Introduction: Research indicates that adolescent nicotine exposure may predispose individuals to use other psychostimulants later in adulthood, offering support for the incentive-sensitization theory of addiction. Preclinical studies testing the incentive-sensitization theory show that repeated nicotine exposure in adolescent rats can lead to an increased sensitivity to the motor stimulant effects of nicotine and other psychostimulants in adulthood. Although previous nicotine exposure can increase sensitivity to stimulant drugs, rats raised in enriched conditions (EC) show, decreased sensitivity to psychostimulant drugs compared to rats raised in isolation conditions (IC). Methods: We examined whether nicotine sensitization or cross-sensitization to d-amphetamine induced by adolescent nicotine exposure is altered by exposure to environmental enrichment. Adolescent EC and IC male rats received subcutaneous (s.c.) injections of saline or 0.4. mg/kg of nicotine once daily for seven days. Thirty-five days following the last nicotine injection EC and IC animals were challenged with saline, nicotine (0.2 or 0.4. mg/kg) or d-amphetamine (0.5 or 1.0. mg/kg). Results: EC rats failed to show nicotine sensitization at either nicotine dose tested while IC rats showed nicotine sensitization following the 0.4. mg/kg nicotine dose. EC rats also failed to show nicotine-induced cross-sensitization to the 0.5. mg/kg dose of d-amphetamine while IC rats displayed cross-sensitization. However, EC rats did exhibit nicotine-induced cross-sensitization to the 1.0. mg/kg dose of d-amphetamine. Conclusion: These findings indicate that environmental enrichment can alter the ability of adolescent nicotine exposure to induce sensitization and cross-sensitization in adulthood and may be used as a protectant factor against adolescent nicotine exposure.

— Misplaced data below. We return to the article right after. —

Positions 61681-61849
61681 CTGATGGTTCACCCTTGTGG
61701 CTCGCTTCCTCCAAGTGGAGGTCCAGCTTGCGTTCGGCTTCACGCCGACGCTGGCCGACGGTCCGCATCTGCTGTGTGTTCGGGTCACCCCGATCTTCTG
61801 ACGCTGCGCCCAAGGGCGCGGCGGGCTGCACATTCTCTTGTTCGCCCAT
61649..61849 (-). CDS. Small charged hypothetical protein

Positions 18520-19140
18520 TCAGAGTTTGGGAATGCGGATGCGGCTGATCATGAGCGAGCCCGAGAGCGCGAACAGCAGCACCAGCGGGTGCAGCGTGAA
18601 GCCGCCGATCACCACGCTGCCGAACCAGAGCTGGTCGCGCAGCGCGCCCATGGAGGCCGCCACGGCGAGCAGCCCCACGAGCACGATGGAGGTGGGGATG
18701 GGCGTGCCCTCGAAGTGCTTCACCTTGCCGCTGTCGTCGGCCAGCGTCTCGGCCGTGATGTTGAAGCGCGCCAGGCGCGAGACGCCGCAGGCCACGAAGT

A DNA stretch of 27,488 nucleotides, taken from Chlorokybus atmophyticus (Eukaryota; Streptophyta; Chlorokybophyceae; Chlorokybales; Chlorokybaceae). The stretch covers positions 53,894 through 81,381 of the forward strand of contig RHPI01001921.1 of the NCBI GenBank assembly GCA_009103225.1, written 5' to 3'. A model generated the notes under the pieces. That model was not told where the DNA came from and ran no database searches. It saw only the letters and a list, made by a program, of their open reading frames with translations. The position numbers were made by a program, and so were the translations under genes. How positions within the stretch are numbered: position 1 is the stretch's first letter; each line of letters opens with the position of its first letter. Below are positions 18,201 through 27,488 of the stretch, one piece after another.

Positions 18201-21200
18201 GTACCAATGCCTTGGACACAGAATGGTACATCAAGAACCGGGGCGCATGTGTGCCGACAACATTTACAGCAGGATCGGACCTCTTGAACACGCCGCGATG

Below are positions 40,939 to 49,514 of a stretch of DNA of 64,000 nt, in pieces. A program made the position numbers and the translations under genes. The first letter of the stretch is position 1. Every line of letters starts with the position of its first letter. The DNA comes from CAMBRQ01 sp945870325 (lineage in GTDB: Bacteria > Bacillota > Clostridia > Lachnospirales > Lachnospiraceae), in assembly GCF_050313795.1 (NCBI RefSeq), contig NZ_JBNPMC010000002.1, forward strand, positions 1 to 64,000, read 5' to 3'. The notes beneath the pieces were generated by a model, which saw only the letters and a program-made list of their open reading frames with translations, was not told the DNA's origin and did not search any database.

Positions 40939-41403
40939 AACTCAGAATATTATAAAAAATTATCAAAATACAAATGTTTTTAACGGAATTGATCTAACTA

All Science Journal Classification (ASJC) codes
- Psychiatry and Mental health
- Pharmacology (medical)